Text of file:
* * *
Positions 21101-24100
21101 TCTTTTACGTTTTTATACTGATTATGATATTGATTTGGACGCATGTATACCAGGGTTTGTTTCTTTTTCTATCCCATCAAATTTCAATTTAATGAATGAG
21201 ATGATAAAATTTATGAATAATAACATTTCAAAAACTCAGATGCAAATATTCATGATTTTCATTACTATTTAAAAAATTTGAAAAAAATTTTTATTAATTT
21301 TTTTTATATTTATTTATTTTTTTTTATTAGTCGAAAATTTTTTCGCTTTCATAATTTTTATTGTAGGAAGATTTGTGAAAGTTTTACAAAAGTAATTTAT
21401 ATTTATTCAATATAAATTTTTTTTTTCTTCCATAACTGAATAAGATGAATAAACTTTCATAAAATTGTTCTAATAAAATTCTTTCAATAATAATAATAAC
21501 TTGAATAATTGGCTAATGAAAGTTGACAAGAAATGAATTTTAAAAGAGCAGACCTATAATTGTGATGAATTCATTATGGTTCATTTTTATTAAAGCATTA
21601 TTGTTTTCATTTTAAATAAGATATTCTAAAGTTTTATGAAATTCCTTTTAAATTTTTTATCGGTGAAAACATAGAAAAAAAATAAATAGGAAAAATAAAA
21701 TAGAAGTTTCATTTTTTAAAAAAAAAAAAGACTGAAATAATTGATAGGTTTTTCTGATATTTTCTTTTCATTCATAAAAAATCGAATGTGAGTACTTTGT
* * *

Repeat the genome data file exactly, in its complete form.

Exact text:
Positions 21101-24100
21101 TCTTTTACGTTTTTATACTGATTATGATATTGATTTGGACGCATGTATACCAGGGTTTGTTTCTTTTTCTATCCCATCAAATTTCAATTTAATGAATGAG
21201 ATGATAAAATTTATGAATAATAACATTTCAAAAACTCAGATGCAAATATTCATGATTTTCATTACTATTTAAAAAATTTGAAAAAAATTTTTATTAATTT
21301 TTTTTATATTTATTTATTTTTTTTTATTAGTCGAAAATTTTTTCGCTTTCATAATTTTTATTGTAGGAAGATTTGTGAAAGTTTTACAAAAGTAATTTAT
21401 ATTTATTCAATATAAATTTTTTTTTTCTTCCATAACTGAATAAGATGAATAAACTTTCATAAAATTGTTCTAATAAAATTCTTTCAATAATAATAATAAC
21501 TTGAATAATTGGCTAATGAAAGTTGACAAGAAATGAATTTTAAAAGAGCAGACCTATAATTGTGATGAATTCATTATGGTTCATTTTTATTAAAGCATTA
21601 TTGTTTTCATTTTAAATAAGATATTCTAAAGTTTTATGAAATTCCTTTTAAATTTTTTATCGGTGAAAACATAGAAAAAAAATAAATAGGAAAAATAAAA
21701 TAGAAGTTTCATTTTTTAAAAAAAAAAAAGACTGAAATAATTGATAGGTTTTTCTGATATTTTCTTTTCATTCATAAAAAATCGAATGTGAGTACTTTGT